“It’s only months later, after communication with various auction houses and other parties, that we worked out a deal,” he says.

“If you separate the painting completely from the archives — I don’t want to say it loses value,” Funke adds, “but the idea that I have these memos which talk about the painting is amazing, and so they fit together.”

Person in suit holds a framed painting of two people in an abstracted landscape
Funke holds the original painting by Leo and Diane Dillon. (Beth LaBerge/KQED)

Commissioning an iconic cover

In the late ’60s, Ace Books was working on the launch of a new series, the Ace Science Fiction Specials. This collection of 40 titles was meant to highlight a “new wave” of science fiction authors — including Le Guin — who wrote stories that dealt with not just rocket ships, but with class, gender and race.

“It was science fiction that moved away from the pulpy space adventures, aliens and laser guns-type stories and conflict-based stories, specifically, of earlier in the century,” says Phoenix Alexander, the science fiction librarian at UC Riverside, which has one of the country’s largest collections of the genre.

According to a 1967 memo to Aaron. A. Wyn, the founder of Ace Books, editor Terry Carr advocated for the Dillons for their “imagination and a readily recognizable style — plus a good knowledge of the science fiction field.” (The Dillons had previously done illustrations for the sci-fi magazine Galaxy.)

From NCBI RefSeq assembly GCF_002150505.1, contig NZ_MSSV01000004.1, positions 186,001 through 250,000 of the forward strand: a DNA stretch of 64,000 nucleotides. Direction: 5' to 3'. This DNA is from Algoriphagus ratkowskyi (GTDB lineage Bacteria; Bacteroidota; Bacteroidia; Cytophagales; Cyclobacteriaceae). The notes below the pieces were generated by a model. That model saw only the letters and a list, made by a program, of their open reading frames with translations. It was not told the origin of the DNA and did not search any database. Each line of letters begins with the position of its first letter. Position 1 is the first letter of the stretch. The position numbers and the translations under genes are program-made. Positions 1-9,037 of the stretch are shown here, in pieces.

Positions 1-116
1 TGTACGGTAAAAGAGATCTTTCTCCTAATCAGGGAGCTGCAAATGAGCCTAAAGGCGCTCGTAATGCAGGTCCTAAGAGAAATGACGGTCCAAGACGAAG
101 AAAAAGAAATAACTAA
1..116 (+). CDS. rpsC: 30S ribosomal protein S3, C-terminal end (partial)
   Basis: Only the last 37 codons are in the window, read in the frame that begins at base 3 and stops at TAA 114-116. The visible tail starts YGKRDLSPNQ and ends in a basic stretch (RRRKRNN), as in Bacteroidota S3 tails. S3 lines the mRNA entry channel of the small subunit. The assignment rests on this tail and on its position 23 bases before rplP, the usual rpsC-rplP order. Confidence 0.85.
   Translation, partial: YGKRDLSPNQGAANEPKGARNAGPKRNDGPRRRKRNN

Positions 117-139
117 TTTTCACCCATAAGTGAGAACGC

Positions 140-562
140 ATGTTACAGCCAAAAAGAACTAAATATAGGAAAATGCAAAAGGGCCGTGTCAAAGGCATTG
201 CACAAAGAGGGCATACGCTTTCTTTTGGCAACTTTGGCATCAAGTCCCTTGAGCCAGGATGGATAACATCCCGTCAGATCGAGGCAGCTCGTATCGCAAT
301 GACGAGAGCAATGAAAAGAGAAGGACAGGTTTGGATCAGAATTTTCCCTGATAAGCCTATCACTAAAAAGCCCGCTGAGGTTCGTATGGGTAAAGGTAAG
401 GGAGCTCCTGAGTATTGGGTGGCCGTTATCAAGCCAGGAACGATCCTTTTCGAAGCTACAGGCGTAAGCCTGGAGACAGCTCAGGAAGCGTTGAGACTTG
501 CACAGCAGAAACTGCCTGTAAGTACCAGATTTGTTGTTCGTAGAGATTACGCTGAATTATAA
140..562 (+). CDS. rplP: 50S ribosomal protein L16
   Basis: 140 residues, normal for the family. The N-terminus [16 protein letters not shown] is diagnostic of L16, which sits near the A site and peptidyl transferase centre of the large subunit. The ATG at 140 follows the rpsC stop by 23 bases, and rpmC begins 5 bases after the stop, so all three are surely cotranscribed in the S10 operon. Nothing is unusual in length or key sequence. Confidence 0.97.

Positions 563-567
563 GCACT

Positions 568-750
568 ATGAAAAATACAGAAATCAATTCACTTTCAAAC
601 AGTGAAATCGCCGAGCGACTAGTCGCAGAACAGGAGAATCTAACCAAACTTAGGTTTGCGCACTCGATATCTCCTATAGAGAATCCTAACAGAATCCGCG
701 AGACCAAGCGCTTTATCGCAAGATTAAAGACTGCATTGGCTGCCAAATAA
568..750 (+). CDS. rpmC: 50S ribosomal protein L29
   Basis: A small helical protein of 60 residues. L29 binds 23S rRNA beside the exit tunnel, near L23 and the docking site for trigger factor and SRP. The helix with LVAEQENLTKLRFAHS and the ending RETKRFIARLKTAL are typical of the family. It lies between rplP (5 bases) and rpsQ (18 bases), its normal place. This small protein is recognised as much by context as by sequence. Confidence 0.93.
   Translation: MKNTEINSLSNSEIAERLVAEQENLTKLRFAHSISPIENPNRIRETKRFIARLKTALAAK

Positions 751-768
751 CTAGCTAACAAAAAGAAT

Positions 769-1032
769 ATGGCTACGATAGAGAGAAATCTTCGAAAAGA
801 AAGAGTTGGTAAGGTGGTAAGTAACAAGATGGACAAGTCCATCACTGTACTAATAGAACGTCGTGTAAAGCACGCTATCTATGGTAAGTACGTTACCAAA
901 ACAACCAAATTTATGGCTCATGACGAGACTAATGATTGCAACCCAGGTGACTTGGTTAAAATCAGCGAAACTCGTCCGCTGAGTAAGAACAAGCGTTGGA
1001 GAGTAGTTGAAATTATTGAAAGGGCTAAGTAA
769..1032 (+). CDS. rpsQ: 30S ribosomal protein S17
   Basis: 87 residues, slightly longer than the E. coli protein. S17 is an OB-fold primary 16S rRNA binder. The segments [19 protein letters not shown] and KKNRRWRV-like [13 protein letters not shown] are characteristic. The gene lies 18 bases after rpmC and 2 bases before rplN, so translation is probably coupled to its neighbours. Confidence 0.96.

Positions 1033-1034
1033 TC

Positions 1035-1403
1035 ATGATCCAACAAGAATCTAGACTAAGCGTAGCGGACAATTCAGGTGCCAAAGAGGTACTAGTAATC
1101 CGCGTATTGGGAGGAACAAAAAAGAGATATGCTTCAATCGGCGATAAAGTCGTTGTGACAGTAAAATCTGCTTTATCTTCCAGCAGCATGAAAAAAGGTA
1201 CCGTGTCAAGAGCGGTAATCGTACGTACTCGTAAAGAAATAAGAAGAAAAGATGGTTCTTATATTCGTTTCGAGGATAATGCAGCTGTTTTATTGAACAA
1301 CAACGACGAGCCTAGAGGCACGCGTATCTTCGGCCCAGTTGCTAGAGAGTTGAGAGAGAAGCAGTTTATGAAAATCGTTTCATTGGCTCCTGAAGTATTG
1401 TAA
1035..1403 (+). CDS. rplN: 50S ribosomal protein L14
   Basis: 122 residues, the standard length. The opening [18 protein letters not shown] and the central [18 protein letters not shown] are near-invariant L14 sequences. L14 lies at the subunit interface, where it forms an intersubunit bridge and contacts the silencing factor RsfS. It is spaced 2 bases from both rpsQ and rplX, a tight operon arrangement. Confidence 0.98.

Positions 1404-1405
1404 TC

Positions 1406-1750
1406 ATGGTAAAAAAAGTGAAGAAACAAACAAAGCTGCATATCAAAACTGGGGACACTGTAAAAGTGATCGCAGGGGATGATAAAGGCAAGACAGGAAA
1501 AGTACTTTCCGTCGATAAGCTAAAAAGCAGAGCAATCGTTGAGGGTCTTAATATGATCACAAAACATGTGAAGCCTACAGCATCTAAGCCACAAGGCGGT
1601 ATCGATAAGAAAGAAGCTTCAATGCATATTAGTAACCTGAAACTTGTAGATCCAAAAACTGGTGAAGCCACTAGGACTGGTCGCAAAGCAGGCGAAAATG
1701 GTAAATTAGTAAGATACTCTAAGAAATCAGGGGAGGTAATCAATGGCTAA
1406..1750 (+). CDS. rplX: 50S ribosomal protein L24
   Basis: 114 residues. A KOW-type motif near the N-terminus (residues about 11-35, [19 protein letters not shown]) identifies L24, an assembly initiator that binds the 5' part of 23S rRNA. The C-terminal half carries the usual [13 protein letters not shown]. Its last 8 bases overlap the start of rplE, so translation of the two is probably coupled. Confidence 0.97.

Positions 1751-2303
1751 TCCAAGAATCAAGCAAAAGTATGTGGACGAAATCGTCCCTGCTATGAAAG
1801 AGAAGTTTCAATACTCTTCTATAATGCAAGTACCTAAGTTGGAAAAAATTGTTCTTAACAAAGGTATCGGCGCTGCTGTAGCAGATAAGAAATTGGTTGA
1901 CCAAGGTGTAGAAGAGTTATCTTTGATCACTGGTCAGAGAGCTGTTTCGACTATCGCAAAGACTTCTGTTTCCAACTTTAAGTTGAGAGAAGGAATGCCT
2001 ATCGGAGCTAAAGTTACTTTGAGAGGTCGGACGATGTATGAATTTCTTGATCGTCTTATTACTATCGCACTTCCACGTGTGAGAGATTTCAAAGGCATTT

Hands hold graphic cover against board with black and white version of cover graphics
Mark Funke holds the mockup for Terry Carr’s ‘Best Science Fiction and Fantasy of the Year #16’ alongside a copy of the 1987 book. (Beth LaBerge/KQED)

In the same memo, Carr also argued that science fiction readers would buy the books regardless, but the Dillons’ involvement in the “packaging” would entice a larger audience, “who seldom read science fiction because it looks too childish.”

The first edition of The Left Hand of Darkness, a paperback featuring the Dillons’ cover art, was released in 1969, and Carr was so protective of the design, he refused to let it be reproduced on the book’s hardcover edition.

“I balked at letting them use the cover art by the Dillons because Dillon covers are now associated in the science field with the specials and I want it kept that way,” said Carr in a 1968 memo to Virginia Kidd, Le Guin’s agent.

The Dillons went on to design several more covers in the first series of the Ace Science Fiction Specials, and over the years, they continued that kind of work for authors like Ray Bradbury and Isaac Asimov.

Two figures dressed in armor hold or protect children
Leo and Diane Dillon’s painting ‘Knights of Endurance,’ for the cover of Wade and Cheryl Hudson’s ‘In Praise of Our Fathers and Mothers.’ (Courtesy R. Michelson Galleries)

The Dillons’ ‘third artist’

Diane Dillon says science fiction writers inspired some of their best work. Leo introduced her to the genre when they met as students at Parsons in the ’50s. They were drawn to sci-fi’s imaginative worlds and the promise of what could be possible.

“Science fiction, fantasy and myth gave us the freedom to invent and challenge our imagination,” Diane wrote via email.

In a 2000 interview, Leo said he and Diane wanted their illustrations to “take science fiction out of that spaceship-and-craters-on-the-planet look.” (Leo died in 2012.)

In the case of The Left Hand of Darkness, the Dillons drew inspiration from Gustav Klimt. The original 24-by-19-inch acrylic painting evokes an uncanny world. Two figures with blurry features melt into a muted luster — an allusion to the icy planet of Gethen that provides the setting for the novel.